3. Nevertheless, Jesus says that there will be no sign but one: Jonah.  Jesus had already done many miracles (and would do many more), but Jesus was not going to perform like a pet monkey for the Pharisees in yet another miraculous sign-on-demand.  The one sign He did give them was one that had already been demonstrated in the Scriptures: the sign of the prophet of Jonah.
    1. Jonah is an interesting choice in that this was a prophet that was also in rebellion against God.  No lost irony here! …
    2. What was the sign?  See vs. 40.

40 For as Jonah was three days and three nights in the belly of the great fish, so will the Son of Man be three days and three nights in the heart of the earth.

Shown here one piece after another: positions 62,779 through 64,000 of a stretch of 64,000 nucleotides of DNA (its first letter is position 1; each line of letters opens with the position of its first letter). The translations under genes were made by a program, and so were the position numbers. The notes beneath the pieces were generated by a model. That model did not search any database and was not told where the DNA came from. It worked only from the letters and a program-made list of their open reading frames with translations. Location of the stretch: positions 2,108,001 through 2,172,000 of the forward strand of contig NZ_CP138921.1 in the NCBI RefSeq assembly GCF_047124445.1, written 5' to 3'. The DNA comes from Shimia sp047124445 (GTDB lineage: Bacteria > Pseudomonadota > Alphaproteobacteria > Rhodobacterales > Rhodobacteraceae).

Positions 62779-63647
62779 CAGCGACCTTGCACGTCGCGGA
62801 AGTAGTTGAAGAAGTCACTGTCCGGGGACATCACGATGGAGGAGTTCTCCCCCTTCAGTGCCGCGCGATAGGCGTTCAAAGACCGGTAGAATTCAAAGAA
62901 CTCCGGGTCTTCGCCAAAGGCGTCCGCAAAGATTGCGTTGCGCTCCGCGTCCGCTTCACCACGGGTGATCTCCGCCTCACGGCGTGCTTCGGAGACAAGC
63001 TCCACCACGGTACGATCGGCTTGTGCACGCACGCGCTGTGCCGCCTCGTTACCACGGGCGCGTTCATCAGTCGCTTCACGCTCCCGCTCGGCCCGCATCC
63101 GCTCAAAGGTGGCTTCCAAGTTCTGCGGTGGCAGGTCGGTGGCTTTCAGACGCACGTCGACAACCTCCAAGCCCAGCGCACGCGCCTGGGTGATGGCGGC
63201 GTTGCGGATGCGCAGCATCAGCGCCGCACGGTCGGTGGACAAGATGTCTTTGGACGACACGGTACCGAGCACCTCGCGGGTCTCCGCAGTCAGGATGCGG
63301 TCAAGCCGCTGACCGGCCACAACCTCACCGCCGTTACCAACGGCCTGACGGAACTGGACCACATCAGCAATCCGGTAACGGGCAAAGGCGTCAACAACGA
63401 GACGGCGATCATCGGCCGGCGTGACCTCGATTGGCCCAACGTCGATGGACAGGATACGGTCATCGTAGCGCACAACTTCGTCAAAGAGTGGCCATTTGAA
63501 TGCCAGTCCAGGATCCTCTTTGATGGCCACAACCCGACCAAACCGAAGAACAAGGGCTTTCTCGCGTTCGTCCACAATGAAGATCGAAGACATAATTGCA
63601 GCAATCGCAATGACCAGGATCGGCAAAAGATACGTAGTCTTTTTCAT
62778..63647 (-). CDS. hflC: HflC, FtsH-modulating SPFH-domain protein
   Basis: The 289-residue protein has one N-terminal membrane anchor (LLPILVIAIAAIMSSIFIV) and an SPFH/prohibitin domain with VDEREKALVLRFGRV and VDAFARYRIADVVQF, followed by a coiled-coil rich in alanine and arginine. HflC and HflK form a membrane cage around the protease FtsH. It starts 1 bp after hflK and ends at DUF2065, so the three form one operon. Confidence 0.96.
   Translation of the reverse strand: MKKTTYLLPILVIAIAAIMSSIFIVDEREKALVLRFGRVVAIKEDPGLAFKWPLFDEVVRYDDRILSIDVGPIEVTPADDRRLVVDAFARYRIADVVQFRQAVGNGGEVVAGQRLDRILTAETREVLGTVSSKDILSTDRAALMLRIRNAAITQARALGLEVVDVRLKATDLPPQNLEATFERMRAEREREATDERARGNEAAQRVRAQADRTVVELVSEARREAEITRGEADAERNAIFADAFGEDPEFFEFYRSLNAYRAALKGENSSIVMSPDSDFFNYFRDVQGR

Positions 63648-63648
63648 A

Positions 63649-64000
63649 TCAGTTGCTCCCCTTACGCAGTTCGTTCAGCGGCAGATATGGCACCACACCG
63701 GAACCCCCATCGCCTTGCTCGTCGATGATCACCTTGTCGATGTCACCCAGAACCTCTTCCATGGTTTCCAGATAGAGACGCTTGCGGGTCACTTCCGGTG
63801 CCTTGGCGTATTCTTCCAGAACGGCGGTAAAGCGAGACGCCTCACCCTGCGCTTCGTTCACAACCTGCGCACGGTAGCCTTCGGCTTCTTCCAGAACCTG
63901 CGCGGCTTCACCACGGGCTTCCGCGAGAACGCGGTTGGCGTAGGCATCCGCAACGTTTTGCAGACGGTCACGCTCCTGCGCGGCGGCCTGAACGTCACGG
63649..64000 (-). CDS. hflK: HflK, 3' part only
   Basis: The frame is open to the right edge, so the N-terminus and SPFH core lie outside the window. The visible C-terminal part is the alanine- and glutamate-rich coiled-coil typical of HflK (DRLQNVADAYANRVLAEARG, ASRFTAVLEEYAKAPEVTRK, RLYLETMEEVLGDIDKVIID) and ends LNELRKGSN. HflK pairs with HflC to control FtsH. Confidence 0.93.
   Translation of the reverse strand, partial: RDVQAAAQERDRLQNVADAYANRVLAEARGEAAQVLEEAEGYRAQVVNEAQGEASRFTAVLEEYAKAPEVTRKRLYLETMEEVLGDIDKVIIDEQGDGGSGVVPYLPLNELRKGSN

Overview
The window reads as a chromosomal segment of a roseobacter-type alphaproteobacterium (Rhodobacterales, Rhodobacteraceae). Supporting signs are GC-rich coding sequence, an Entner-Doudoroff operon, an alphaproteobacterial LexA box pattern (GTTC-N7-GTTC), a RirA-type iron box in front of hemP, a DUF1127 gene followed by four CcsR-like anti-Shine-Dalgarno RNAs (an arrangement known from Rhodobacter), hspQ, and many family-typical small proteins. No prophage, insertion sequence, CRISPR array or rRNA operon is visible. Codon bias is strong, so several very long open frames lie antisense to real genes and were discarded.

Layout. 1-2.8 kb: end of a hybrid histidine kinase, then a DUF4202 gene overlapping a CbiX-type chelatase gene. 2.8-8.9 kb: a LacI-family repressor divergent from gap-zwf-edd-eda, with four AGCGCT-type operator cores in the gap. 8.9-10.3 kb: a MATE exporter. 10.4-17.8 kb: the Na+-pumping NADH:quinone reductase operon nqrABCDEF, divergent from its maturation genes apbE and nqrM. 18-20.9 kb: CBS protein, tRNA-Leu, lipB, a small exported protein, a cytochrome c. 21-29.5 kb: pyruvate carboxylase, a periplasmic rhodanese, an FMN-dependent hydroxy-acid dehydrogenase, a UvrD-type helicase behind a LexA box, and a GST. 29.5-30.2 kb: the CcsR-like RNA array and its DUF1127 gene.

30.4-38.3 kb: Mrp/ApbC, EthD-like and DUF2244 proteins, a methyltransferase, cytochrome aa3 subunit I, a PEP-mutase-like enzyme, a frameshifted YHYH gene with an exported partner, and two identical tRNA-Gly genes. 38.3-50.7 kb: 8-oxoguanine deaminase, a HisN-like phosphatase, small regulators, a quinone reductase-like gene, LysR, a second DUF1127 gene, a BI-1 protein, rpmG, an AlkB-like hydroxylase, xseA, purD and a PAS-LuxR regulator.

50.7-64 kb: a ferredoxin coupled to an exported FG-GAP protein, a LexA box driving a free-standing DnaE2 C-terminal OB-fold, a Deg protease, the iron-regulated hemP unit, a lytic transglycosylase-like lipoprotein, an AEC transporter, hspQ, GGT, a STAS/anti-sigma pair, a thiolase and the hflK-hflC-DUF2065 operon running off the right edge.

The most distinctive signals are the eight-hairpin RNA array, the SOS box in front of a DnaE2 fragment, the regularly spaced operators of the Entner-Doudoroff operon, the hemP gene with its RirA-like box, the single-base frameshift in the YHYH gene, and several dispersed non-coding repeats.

1. Many of us are so familiar with the story of Jonah from Sunday School & children’s books that we actually miss out on what happens.  Suffice to say, it’s not merely a story about a whale – not to be confused with Pinnochio. J  Jonah was a prophet of God, but he is unique in that he wasn’t sent to the people of God, but rather to a totally pagan people.  More than that, the people of Nineveh were direct enemies of his own nation of Israel.  The Ninevites were in the heart of the Syrian empire (the people who would later conquer & breed out the nation of Israel).  They were a cruel people who would carry away slaves in fish hooks, and they were feared all over the Mideast.  And yet, these were the people that God told Jonah to go preach the message of judgment.  Jonah knew that God’s heart was merciful & would respond to repentance, so he ran literally in the opposite direction, boarding a ship going (to what he believed was) the end of the earth away from Nineveh.  God stopped the ship with a storm, gave Jonah the first submarine ride in history, the entire ship of sailor converted, Nineveh repented of their sin, and Jonah was still unhappy about the mercy & grace of God.  And yet this is the prophet that Jesus chooses to use as a sign unto the Pharisees (and ultimately to all Judea).  Why?